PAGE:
Curiously, other major retailers in California faced similar lawsuits, but Walmart did not act proactively to address this issue. Even putting aside the anticipated benefit of improved employee relations resulting from voluntary compliance, with the benefit of hindsight, one has to wonder if the cost of compliance, even if it were to result in reduced productivity, would have been less than the cost to settle.
Savvy employer takeaways: Employers need to look carefully at their duty to offer reasonable accommodations to employees and to engage in an interactive process to make sure that the employer can justify any denied accommodation.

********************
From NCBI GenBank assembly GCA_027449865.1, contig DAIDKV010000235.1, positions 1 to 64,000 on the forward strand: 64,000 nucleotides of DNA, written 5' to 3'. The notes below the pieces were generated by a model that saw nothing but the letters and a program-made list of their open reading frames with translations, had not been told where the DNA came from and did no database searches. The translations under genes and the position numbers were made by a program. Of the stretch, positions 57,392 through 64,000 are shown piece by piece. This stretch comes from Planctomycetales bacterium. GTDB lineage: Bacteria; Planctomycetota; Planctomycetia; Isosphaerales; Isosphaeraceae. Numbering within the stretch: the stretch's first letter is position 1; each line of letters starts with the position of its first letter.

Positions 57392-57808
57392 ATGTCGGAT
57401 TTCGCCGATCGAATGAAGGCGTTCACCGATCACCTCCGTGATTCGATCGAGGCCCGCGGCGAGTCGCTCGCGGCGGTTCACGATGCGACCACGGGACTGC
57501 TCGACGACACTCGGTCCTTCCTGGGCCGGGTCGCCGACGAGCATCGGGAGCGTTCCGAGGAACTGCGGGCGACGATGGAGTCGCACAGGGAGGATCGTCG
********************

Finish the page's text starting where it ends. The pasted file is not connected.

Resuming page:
IN CASE YOU MISSED IT: New Jersey Expands Paid Family Leave: Action Items for New Jersey Employers
Unions Are High On Cannabis
As businesses across the country look to capitalize on the “green rush” from states’ expanded medical and adult use cannabis laws, unions are also eager to take advantage of the opportunities presented by this burgeoning, and quickly maturing, industry. For instance, the United Food and Commercial Workers International Union has formed a cannabis-focused division and is actively representing cannabis workers in many states and seeking to expand to others. These unions may also get a boost from legislative action in certain states. Under New Jersey’s proposed cannabis expansion law, for example, licensee applicants who have entered into a labor peace agreement or a collective bargaining agreement receive preference in the license competition. Expect unions to seek to represent workers in cannabis-related construction, retail, farming, cultivation, security, and processing.